The American Dialect Society's Word of the Year is 'They'

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Every January at the annual convention of the American Dialect Society, a high-spirited crowd of linguists pack themselves into a conference room to passionately yet jovially argue for their favorites in the Word of the Year vote. Winners are chosen in various categories and the vote is held by a good, old-fashioned show of hands. Here are some of the words from last night's event.


They won for overall Word of the Year, not because it's a new word, but because it finally seems to be coming into its own as an accepted gender-neutral singular pronoun. This year the style guide of The Washington Post accepted singular they, and as time goes on more editing guidelines are bound to make the same change. While they has long been used as a pronoun for a person whose gender is unknown, it was chosen as Word of the Year particularly for its role as a pronoun for someone who wishes to avoid a binary gender distinction. Ben Zimmer, chair of the New Words Committee of the American Dialect Society, explained its appeal this way: “While many novel gender-neutral pronouns have been proposed, they has the advantage of already being part of the language.” It also won the category Most Useful.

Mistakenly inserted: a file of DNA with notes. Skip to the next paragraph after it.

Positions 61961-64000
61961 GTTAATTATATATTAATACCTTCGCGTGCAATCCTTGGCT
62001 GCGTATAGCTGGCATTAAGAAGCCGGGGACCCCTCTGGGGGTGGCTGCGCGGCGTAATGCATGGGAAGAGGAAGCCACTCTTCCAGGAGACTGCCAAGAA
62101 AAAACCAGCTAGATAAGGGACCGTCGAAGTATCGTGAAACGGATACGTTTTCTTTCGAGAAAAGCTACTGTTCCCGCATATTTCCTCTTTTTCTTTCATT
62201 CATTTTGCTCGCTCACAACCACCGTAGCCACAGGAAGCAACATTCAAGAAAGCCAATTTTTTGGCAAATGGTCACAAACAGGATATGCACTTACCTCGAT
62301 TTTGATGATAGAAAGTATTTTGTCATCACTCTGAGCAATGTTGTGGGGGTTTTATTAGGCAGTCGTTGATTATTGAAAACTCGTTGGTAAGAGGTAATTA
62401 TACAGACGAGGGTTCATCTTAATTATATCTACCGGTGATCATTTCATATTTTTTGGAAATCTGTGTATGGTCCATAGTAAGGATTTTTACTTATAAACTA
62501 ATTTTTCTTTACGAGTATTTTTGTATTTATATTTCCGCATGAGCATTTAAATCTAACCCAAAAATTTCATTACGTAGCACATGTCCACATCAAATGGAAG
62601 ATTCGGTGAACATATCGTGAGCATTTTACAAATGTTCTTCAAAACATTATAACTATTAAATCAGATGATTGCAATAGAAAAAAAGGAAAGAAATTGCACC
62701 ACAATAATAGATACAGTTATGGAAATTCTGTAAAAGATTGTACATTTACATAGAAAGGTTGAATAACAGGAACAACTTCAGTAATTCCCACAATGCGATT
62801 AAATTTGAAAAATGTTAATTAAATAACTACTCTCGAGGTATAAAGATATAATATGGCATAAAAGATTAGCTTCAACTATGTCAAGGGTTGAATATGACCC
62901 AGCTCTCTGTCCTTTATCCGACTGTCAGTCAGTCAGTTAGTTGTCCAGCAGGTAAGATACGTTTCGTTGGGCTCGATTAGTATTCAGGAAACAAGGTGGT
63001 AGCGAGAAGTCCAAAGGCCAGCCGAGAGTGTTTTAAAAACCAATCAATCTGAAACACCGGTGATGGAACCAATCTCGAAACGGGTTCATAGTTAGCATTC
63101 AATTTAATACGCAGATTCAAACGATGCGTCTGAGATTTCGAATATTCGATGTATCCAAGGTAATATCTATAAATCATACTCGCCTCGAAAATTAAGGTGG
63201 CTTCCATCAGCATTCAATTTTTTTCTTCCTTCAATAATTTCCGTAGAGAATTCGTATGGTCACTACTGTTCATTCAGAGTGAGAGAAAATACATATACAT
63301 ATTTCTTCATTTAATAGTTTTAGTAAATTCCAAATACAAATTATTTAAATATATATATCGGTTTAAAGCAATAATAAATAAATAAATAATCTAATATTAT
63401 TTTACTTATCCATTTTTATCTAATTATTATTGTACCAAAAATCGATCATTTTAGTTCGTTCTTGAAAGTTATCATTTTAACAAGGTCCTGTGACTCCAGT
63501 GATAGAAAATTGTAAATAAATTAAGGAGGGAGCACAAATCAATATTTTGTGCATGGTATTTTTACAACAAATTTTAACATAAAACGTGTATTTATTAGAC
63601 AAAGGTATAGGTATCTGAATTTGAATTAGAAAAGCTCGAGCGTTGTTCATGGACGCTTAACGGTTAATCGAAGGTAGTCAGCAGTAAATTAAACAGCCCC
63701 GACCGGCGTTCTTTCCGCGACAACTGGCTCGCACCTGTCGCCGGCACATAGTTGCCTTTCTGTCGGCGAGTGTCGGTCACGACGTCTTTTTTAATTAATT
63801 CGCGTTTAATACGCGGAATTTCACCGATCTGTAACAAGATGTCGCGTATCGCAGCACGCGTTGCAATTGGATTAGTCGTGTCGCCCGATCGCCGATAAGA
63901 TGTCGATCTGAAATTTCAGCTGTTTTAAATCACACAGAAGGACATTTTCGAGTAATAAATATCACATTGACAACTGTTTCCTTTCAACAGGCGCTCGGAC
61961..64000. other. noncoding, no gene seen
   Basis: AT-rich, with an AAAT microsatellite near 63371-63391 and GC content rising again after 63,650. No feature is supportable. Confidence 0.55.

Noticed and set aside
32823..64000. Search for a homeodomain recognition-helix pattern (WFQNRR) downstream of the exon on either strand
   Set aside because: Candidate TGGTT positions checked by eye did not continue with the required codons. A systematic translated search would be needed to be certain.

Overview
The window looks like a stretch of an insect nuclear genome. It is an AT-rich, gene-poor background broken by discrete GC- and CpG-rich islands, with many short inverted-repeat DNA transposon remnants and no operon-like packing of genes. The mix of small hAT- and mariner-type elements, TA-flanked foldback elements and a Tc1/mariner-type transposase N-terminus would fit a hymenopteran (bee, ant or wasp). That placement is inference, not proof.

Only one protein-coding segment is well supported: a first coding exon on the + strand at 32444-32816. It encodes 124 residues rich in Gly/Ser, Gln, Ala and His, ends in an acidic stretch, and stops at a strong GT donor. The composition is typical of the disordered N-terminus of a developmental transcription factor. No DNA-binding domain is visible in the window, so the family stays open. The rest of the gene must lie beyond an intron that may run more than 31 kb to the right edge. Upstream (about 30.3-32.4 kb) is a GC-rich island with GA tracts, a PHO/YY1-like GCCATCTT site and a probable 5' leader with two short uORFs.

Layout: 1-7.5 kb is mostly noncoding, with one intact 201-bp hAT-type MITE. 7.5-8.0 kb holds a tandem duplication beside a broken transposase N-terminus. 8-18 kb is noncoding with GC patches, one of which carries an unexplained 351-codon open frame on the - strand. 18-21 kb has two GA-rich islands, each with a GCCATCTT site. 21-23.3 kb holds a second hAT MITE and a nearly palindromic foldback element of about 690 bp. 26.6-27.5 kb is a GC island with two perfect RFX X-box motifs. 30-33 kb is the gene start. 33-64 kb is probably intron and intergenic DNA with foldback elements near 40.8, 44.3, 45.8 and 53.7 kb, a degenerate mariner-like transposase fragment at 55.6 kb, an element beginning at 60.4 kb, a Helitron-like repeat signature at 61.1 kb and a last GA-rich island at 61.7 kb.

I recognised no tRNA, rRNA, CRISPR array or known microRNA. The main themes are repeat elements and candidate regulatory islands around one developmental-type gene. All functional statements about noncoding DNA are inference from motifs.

Of all the candidates for the Most Unnecessary Word—a field that included dadbod, or nah, trigger warning, and thanks Obamamanbun was deemed the least necessary because it may as well just be called a bun.


Defined as a "sexual come-on masked as a suggestion to watch Netflix and relax," one supporter cited the way it's given rise to a while new vocabulary of relationship progression. She had been informed by some of her students that "Netflix and chill" may be followed by "Hulu and commit."


The verb to ghost, meaning "abruptly end a relationship by cutting off communication, especially online" was deemed more likely to succeed than its competitors CRISPR ("gene-editing technology allowing biologists to alter and control DNA sequences"), mom ("admiring term of address for a woman seen as a mother figure"), and the already-tired on fleek ("put together, impeccable, well-arrayed").


If we've got Fitbit, why not sitbit, a device that rewards you for sitting around? This wordplay on the fitness tracking device craze was deemed not likely to stick around.


This coinage for "someone who loves firearms in a fetishistic manner" won out over the verb to adult, meaning behave like a grown up, as in "I just made a dentist appointment, put a roast in the oven, and finished my taxes. I am adulting so hard right now!"